It seems like so much has changed since the holiday but yet at the same time, everything kind of remains the same. For oil the market, it not only has to deal with the aftershocks of a weaker than expected jobs report but also the hope that new talks with Iran could erase the $20 or so Iranian war premium. Friday's jobs data seemed to suggest that Ben Bernanke was right to be worried as U.S. payrolls grew by only 120,000 in March which was below the expected gain of 203,000 jobs for the smallest rise since October.

For China inflation data is raising more questions about just what is going on in the Chinese economy. China's consumer price index rose 3.6% in March, year over year heating up from a 3.2% increase from the February reading and coming in hotter than expected 3.3%.

Is it too hot or not too cold but just right? Surging Chinese inflation may reduce the odds of a China quantitative ease yet it was just last week we were more worried about China slowing. Is it possible that China inflation is surging as growth is faltering? The hotter than expected inflation data would seem to give more credence to the official manufacturing data that China released. Either that or China is entering a form of stagflation that would present a new host of issues for China and the global economy at large.

Gold seems to be getting a boost on the China data but that may be a reflection of the fact that India gold dealers have ended their strike on buying gold because of an Indian import tariff.

For crude oil a weak jobs number may not be all that bearish. If oil becomes convinced that this weakness in jobs will once again heat up talk of QE2, then things could really get going. If not then it is bearish as the US economy continues to struggle.

Yet can we possibly see a reduction of the Iranian war premium? The AP reports that, Iran's nuclear chief signaled Tehran's envoys may bring a compromise offer to the talks this week with world powers: Promising to eventually stop producing its most highly enriched uranium, while not totally abandoning its ability to make nuclear fuel. The proposal outlined late Sunday seeks to directly address one of the potential main issues in the talks scheduled to begin Friday between Iran and the five permanent Security Council members plus Germany. The U.S. and others have raised serious concerns about Iran's production and stockpile of uranium enriched to 20 percent, which could be turned into weapons-grade strength in a matter of months. But the proposal described by Iran's nuclear chief, Fereidoun Abbasi, may not go far enough to satisfy the West because it would leave the higher enriched uranium still in Tehran's hands rather than transferred outside the country.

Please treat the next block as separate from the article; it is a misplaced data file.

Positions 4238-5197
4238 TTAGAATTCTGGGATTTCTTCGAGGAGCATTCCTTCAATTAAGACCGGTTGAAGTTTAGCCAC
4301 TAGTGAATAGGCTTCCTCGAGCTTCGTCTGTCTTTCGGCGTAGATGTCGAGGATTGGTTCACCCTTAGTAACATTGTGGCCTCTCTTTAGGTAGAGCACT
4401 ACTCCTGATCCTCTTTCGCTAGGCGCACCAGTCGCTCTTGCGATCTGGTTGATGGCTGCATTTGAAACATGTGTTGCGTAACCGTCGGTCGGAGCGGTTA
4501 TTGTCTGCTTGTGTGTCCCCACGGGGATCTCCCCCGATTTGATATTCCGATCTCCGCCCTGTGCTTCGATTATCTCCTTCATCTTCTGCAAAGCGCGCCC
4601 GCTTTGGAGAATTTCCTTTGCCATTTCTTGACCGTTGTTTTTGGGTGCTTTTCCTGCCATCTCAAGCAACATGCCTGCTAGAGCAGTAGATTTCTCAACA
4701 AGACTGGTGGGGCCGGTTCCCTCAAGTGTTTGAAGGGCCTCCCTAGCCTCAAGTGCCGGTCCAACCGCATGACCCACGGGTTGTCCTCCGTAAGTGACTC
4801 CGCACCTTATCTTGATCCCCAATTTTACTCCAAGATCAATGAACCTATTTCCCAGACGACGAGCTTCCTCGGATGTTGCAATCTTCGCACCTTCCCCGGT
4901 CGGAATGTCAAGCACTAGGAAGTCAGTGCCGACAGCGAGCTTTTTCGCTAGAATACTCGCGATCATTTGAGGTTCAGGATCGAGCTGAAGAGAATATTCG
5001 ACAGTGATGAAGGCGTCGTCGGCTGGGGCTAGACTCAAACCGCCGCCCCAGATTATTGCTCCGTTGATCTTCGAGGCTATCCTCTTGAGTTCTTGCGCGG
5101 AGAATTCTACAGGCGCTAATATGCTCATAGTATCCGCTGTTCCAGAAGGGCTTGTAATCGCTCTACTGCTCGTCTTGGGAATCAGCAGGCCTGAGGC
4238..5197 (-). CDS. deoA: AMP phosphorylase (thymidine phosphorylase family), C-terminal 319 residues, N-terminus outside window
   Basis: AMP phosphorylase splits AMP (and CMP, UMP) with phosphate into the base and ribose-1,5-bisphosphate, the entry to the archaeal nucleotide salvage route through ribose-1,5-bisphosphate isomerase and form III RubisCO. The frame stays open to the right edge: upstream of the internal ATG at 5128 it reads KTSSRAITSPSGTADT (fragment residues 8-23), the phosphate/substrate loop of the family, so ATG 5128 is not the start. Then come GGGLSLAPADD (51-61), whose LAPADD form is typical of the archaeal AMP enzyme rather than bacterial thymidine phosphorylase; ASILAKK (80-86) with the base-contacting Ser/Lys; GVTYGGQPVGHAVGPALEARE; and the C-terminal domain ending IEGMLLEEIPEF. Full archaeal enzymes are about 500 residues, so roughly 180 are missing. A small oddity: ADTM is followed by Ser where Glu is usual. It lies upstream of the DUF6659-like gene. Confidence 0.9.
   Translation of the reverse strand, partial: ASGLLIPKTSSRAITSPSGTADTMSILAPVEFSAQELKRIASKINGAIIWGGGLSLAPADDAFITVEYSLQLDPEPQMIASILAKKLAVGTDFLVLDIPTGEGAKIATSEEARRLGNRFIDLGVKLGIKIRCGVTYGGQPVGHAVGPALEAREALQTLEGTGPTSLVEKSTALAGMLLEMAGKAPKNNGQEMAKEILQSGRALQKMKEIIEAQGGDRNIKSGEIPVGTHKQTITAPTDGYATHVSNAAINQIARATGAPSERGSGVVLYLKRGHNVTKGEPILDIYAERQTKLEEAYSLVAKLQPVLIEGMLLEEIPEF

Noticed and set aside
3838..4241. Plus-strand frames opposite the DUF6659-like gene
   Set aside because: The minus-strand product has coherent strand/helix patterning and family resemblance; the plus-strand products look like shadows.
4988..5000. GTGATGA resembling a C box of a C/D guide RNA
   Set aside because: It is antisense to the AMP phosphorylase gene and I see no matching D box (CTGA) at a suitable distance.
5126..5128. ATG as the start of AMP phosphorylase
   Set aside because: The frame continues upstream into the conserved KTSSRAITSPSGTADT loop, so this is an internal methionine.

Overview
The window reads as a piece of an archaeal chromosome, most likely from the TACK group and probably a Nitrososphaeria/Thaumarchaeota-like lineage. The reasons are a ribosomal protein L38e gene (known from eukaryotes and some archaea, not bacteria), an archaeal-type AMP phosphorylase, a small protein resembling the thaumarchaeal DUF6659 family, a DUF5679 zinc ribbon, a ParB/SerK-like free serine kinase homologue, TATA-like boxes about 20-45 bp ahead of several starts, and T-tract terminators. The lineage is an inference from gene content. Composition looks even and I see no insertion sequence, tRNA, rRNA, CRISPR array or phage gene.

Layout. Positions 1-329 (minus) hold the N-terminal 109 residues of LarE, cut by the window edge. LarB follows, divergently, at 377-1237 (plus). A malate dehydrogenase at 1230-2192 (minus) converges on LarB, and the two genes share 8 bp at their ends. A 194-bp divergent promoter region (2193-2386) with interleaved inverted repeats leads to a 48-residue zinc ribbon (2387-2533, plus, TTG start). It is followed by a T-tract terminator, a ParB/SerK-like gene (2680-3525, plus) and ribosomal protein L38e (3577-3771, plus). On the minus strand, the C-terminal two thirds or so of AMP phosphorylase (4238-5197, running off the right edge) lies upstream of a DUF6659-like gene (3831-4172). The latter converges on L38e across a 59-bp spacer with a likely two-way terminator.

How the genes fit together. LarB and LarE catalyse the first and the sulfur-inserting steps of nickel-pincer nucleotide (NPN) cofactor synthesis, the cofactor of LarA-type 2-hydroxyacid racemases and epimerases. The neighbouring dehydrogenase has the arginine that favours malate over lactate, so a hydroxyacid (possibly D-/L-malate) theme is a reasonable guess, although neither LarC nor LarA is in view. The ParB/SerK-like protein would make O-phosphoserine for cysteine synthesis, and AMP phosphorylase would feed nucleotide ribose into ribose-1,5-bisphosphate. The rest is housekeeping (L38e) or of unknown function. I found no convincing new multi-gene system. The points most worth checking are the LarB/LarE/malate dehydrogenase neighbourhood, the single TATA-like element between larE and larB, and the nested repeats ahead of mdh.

Abbasi said Tehran could stop its production of 20 percent enriched uranium needed for a research reactor, and continue enriching uranium to lower levels for power generation. This could take place once Iran has stockpiled enough of the 20 percent enriched uranium, Abbasi told state TV. The 20 percent enriched material can be used for medical research and treatments. The enrichment issue lies at the core of the dispute between Iran and the West, which fears Tehran is seeking an atomic weapon - a charge the country denies, insisting its uranium program is for peaceful purposes only. Uranium has to be enriched to more than 90 percent to be used for a nuclear weapon, but with Iran enriching uranium to 20 percent levels, there are concerns it has come a step closer to nuclear weapons capability. Abbasi said production of uranium enriched up to 20 percent is not part of the nation's long-term program - beyond amounts needed for its research reactor in Tehran - and insisted that Iran doesn't need to enrich beyond the 20 percent levels.

MarketWatch reports that, Iran has stopped shipping oil to Greece and may halt supplies to Royal Dutch Shell PLC over unpaid bills as the impact of sanctions widens. The news suggests a decline in Iranian oil exports last month may accelerate as banking sanctions add to an upcoming European ban on Tehran oil. That could lead to upward pressure on oil prices, which have recently surged to a four-year high. The Mehr news agency said that, due to unpaid bills, Iran stopped deliveries to Greek refiners Hellenic Petroleum and Motor Oil. Greece has long been the European Union country relying the most on Iranian oil--sometimes for as much as a third of its supplies. What we are seeing is an uneven recovery. It is going to lead top some choppy and large moves.

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